When I say it's impossible to talk about someone in French without gendering them, this is not strictly true. There is an entire system of "inclusive writing", complete with neopronouns (there are no gender-neutral pronouns in what I'm going to call "classical French") to remedy the language's huge flaws.
But the use of gender-neutral language in France isn't simply a question of using the words to make them more commonplace. It's a political battle.
In English, when people talk about "prescriptivist versus descriptivist", they're usually talking about a theoretical debate between linguists. "Prescriptivists" in English are just people who will call you a pleb for using "literally" as an intensifier.
In France, the State uses its monopoly on violence to force the language it wants people to speak onto them. Prescriptivism is a form of systemic violence, wilfully carried out by the State.
The organisation which is charged with deciding on the language that the State will enforce is the French Academy.
In English, the reason your parents believe that "they/them" can't be used to refer to a single person, is because grammarians in the 18th century actively changed the language to make it more misogynistic, gendered, and boring.
The same thing happened in France, where the rule of "the masculine always wins out over the feminine" was forcefully introduced into the language in the 18th century. There are dozens of texts from grammarians explicitly stating that their aim was to inscribe misogyny into the language in both France and England.
The difference is that in France, these men are still in power. That's what the French Academy is.
Since the second half of the 20th century, feminists and, later on, LGBT+ activists have developed a way of speaking French which is not only less misogynistic, but more inclusive. This, helpfully, has come to be known as "inclusive writing."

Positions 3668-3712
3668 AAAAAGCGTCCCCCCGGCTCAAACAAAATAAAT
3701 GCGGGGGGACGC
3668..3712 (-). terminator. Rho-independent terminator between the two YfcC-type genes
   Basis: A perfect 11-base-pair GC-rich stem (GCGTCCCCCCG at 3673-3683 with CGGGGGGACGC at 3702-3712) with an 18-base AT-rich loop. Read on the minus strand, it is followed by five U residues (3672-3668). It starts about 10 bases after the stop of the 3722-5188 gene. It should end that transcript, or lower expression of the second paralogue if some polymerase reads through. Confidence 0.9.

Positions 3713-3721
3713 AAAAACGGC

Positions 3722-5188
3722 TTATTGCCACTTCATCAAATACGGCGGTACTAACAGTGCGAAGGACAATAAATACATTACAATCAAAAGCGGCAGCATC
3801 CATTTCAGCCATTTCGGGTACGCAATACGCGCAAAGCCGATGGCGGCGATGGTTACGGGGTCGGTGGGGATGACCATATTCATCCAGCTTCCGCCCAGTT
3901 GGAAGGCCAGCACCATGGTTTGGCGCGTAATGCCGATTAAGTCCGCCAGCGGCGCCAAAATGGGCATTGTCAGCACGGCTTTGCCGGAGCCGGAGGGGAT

Inclusive writing properly entered the national consciousness in 2017. Right-wing newspapers wrote about a "feminist-style school textbook", which included a couple of pages that covered inclusive writing.
Soon enough, the French Academy rose to the occasion, and published its opinion on this version of French which doesn't exclude women and nonbinary people by design.
They described it as a "mortal peril".
I'm not joking, this is a real quote from its official declaration. Including women and nonbinary people in your spelling puts the French language in "mortal peril".
Following this decision, the State came down hard to enforce this misogynistic ruling. On the 22nd of November 2017, the French Prime minister published a memo "Relative To The Rules Of The Feminisation Of Texts".
In it, he states categorically that "the masculine is the neutral form."
The PRIME MINISTER OF FRANCE stated, in an official memo, that women are a divergence from the norm.
Nonbinary people are not even mentioned, but the language that includes them is also declared illegal.
@regnskog I'm ashamed to say I don't know where to direct you, I don't know much about French neopronouns, and what I do know I learnt from reading and listening to people using them. Here's the official page for the main organisation promoting inclusive writing, which is unfortunately all in French but if you speak it it's probably a natural place to start: https://www.ecriture-inclusive.fr
@garfiald Thank you! Err I think "speak" is a bit of an over-statement but I'm learning
@regnskog well I'm always happy to help if you have more questions! In terms of linguistically including nonbinary people, mainstream France is much further behind than Anglophone countries, which is saying a lot! But the French nonbinary community is growing stronger by the day and they are making all kinds of exciting progress in the linguistic department. They'd be able to inform you better than I ever could, I follow some of them on this platform but haven't interacted much
@garfiald thank you! I'll remember that for later!
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